ISPRS IJGI highlights our work on deep learning of Street Art from VGI and Street View Images

We are pleased to share that because of the response to our work, ISPRS IJGI selected our paper on Detecting Graffiti with Street View Images and Deep Learning to be highlighted as a title story through some graphics on the journals main page.

Novack T, Vorbeck L, Lorei H, Zipf A. (2020): Towards Detecting Building Facades with Graffiti Artwork Based on Street View Images. ISPRS International Journal of Geo-Information. 2020; 9(2):98.

As a recognized type of art, graffiti is a cultural asset and an important aspect of a city’s aesthetics. As such, graffiti is associated with social and commercial vibrancy and is known to attract tourists. However, positional uncertainty and incompleteness are current issues of open geo-datasets containing graffiti data. In a recently published paper, we present an deep learning approach towards detecting building facades with graffiti artwork based on the automatic interpretation of images from Google Street View (GSV).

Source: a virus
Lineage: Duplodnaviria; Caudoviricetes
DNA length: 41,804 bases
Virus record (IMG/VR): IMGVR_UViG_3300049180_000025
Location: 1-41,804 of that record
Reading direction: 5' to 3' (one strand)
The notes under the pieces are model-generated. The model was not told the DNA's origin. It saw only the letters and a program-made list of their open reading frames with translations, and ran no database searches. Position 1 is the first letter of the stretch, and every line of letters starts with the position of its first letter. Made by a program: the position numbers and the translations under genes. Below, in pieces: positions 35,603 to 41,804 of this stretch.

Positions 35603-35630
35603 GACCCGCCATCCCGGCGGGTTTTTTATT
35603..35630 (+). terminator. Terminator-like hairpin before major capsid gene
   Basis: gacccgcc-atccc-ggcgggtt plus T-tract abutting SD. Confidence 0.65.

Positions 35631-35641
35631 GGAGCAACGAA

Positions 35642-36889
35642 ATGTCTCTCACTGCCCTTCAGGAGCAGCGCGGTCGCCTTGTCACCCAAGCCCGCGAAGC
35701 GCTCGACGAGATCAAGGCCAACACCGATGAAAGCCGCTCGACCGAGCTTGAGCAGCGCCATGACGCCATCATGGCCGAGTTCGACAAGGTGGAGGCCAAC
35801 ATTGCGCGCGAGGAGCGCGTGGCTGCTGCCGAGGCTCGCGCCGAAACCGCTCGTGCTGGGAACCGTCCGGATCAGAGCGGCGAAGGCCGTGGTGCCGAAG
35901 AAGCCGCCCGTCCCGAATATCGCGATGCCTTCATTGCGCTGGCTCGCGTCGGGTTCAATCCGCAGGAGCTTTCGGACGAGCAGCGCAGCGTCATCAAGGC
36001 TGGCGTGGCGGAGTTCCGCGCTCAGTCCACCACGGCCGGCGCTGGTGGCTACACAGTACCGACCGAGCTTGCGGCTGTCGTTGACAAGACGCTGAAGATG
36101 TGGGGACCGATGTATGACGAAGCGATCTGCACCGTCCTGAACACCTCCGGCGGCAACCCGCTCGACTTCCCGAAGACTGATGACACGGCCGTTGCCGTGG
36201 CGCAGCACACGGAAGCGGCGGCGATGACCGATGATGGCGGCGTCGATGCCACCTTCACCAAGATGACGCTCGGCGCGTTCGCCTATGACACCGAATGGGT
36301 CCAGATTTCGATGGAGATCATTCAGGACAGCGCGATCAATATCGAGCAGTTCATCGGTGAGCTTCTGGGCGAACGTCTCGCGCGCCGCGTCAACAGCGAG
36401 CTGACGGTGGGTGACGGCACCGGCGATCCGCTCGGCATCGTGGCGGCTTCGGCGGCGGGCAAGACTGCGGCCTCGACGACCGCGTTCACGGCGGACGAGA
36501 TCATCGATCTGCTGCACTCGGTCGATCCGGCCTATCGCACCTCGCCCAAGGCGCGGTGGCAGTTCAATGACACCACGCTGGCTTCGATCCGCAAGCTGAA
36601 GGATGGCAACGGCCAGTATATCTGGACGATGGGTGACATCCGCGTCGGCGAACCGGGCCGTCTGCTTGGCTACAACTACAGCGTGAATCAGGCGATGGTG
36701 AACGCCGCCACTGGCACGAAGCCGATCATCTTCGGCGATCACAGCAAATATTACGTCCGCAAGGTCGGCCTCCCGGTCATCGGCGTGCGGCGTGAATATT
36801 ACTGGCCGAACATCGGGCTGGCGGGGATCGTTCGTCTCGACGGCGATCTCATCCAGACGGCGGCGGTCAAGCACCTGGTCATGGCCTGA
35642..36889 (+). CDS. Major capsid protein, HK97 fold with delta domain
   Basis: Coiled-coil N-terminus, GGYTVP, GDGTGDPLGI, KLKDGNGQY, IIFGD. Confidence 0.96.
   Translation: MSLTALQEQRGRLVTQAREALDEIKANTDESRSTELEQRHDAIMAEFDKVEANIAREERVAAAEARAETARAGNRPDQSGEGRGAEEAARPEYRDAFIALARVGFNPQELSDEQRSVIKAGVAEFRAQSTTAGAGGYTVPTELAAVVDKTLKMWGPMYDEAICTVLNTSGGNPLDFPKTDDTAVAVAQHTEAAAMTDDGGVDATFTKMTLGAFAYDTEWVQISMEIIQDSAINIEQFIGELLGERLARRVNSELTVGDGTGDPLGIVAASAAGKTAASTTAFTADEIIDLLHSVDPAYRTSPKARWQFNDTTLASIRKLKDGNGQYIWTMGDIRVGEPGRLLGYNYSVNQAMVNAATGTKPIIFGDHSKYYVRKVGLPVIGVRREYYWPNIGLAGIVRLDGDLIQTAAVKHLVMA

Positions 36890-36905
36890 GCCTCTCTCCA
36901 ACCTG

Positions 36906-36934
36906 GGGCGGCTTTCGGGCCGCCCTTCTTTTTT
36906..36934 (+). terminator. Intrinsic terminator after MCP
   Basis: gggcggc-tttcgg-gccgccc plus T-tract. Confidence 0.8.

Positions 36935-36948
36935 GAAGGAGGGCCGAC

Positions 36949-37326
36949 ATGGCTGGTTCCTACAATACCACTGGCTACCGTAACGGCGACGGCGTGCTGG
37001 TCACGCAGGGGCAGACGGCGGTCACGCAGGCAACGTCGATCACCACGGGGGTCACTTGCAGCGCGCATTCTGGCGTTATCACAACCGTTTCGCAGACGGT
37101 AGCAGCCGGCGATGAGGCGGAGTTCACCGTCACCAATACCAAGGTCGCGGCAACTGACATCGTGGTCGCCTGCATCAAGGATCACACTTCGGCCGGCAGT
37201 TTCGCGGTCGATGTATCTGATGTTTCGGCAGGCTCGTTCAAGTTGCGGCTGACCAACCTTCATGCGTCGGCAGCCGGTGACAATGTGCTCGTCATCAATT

It starts with the identification of geo-tagged photos of graffiti artwork posted on the photo sharing media Flickr. GSV images are then extracted from the surroundings of these photos and interpreted by a customized, i.e. transfer learned, convolutional neural network (CNN). The compass heading of the GSV images classified as containing graffiti artwork and the possible positions of their acquisition are considered for scoring building facades according to their potential of containing the artwork observable in the GSV images. More than 36,000 GSV images and 5,000 facades from buildings represented in OpenStreetMap were processed and evaluated for a case study in London (UK).

Precision and recall rates were computed for different facade score thresholds. False-positive errors are caused mostly by advertisements and scribblings on the building facades as well as by movable objects containing graffiti artwork and obstructing the facades. However, considering higher scores as threshold for detecting facades containing graffiti leads to the perfect precision rate.
Our approach can be applied for identifying previously unmapped graffiti artwork and for assisting map contributors interested in the topic. Furthermore, researchers interested on the spatial correlations between graffiti artwork and socio-economic factors can profit from our open-access code and results.